As a group we ate at the Pheasant, a pub and restaurant which was a short walk from the hotel. On our first visit we thought it looked a bit pricey, until we saw the portions. On our second visit some of us -me included- had starters instead of main courses, it was a wise move. Much enjoyable dinner conversation was had there.

Saturday morning saw three fascinating panels in a row.
-The Sufficiently Advanced Magic panel was so interesting. Great points were raised and the panelists were all involved in the debate and I came away with much to think on. I'm not too fussy when it comes to magic systems and like to see different ways of doing it, I think the discussion covered the range pretty well. There was also discussion about historical technology levels and how that will affect magic is secondary worlds. The only issue was that I couldn't see everyone who was speaking. I think this was one of the best panels of the whole con.
-The How pseudo do you like your Medieval panel was very interesting and it was good to hear about author's research methods and how they approached history. Juliet E. McKenna's point about historiography was brilliant! People often don't realise how history interacts with and is coloured by the present day.
-The Gender Parity panel was also good and brought up many things that did need to be said. It certainly gave me food for thought and again had rather excellent panellists who were all totally engaged in the debate they were having. Things have clearly improved (which is good) but more improvement is needed. It was good to see that there were plenty of men in the audience. It was also nice that the discussion did not become about blaming, it was more about recounting experiences and looking for improvements.

I was not impressed by the disco, it too long to get to the rock and metal, by which point I was so tired.
However special mention must go to Jaine Fenn for her dancing. We were so impressed by her that some of us made sure to go to a panel she was on next morning. She had dark glasses and much orange juice, but still made some good (if croaky) points.

Sunday saw more interesting panels, although there were a few I didn't manage to attend because I was too tired.
The Nature of Heroism panel was interesting and raised some good points. Of course an hour can only serve as an introduction to such a topic. I've heard people express a range of opinions that about the way this panel went, and typically for me I can see where people are coming from, even when their opinions vastly disagree.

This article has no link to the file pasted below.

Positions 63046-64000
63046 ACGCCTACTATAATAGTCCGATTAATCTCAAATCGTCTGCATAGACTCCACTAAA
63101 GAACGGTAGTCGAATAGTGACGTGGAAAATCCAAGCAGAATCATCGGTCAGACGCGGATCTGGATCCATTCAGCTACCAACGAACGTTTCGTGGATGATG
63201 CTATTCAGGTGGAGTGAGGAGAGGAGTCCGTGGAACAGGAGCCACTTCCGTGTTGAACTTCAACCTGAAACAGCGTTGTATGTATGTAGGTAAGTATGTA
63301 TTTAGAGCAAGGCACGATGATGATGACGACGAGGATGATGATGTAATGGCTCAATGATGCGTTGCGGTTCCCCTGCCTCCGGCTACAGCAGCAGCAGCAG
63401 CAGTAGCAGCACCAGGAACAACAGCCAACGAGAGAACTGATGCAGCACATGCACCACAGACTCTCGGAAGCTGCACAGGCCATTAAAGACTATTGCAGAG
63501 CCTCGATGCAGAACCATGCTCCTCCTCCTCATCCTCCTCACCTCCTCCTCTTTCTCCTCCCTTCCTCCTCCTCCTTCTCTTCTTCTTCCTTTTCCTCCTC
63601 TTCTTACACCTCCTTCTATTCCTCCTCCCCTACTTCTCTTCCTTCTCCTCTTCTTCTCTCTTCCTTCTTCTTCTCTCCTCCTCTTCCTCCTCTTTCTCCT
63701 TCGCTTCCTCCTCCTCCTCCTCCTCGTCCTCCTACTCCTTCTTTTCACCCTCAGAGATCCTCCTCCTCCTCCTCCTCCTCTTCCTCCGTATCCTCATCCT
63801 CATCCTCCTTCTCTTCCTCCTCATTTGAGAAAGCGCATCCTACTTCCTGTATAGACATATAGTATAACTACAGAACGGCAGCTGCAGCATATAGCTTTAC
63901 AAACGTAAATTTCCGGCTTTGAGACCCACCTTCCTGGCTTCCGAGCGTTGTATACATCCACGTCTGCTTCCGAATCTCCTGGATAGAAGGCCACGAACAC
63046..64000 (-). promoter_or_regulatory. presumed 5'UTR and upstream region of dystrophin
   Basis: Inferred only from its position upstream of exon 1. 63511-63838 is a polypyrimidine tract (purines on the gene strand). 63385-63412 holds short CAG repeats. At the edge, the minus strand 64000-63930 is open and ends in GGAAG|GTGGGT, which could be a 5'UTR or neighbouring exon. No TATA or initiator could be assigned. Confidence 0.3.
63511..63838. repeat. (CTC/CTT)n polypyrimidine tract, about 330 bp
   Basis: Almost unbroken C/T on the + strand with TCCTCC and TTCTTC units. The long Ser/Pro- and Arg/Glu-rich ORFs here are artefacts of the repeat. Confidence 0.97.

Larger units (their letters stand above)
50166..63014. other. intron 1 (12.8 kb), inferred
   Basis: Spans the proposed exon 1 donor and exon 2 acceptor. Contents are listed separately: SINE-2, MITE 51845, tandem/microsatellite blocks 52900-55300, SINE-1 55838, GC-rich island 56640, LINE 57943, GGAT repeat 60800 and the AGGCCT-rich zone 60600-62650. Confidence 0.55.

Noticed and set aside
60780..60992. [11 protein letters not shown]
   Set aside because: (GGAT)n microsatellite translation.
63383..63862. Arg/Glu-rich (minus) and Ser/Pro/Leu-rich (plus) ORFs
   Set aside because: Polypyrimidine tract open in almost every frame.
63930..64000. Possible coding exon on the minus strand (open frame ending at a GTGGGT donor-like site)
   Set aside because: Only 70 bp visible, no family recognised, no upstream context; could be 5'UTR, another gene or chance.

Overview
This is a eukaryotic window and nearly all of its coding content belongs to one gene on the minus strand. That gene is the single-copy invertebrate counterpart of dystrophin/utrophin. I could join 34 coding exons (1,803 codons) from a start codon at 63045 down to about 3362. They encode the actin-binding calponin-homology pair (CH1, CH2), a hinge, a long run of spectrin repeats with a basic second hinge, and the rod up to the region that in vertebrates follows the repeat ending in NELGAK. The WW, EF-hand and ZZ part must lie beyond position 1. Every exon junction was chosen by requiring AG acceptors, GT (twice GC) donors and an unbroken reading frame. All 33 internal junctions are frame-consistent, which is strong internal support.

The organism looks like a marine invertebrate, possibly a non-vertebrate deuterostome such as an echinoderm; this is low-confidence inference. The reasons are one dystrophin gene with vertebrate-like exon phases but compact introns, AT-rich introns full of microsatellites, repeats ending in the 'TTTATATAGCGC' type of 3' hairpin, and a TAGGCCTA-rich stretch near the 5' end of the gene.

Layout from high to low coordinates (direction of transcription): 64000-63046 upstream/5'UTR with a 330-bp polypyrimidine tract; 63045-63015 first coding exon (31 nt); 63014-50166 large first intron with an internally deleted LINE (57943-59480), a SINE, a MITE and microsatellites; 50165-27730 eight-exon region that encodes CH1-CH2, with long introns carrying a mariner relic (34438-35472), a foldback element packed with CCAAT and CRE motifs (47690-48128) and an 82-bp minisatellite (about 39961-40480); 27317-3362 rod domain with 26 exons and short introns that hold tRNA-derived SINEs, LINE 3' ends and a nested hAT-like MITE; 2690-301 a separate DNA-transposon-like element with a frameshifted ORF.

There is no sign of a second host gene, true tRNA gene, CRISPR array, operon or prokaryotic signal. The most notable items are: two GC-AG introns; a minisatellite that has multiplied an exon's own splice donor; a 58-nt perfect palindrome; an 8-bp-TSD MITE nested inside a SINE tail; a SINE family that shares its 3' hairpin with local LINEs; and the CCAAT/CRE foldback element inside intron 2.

I think Tricia Sullivan raised an excellent point that did need exploring, about women often being excluded from heroism because it is focused on the arena of combat. I think the way she did it lost her some audience support, especially in moments when it felt like she was targeting other panelists who were not in disagreement with her. For me it felt as though she was being negative and blaming certain works/subgenres, when a more positive approach (naming good examples, suggesting ways of increasing visibility) might have opened up the topic more. Having said that I was still impressed by various things that were said, especially Tricia's initial point that what makes a hero is context. I'm also planning to find out more about moderator David Anthony Durham who did a fine job and sounds like he has written interesting books.

I was at the BSFA awards, which were themselves fine. The intro caused much controversy, but for me I think it was overly long, embarrassing and only funny for those in the know. I suspect it was designed for a smaller, more specific audience, and I just had the feeling of being on the confused side of a generation gap. Also I started plaiting my hair out of boredom.

The last panel I attended on Monday was Dystopian YA, which was another panel where I couldn't really see who was saying what. I wish I had taken some notes, as various titles and authors were mentioned which I should mention to the Teenage Reading Group I co-run at work. Again all the panelists made good points and some great stuff was said about our own society (centred mostly around UK and US, but this was acknowledged and briefly discussed) and how dystopian and YA fiction represent that.

Over all a good time. I'm really, really hoping I can go to the next one.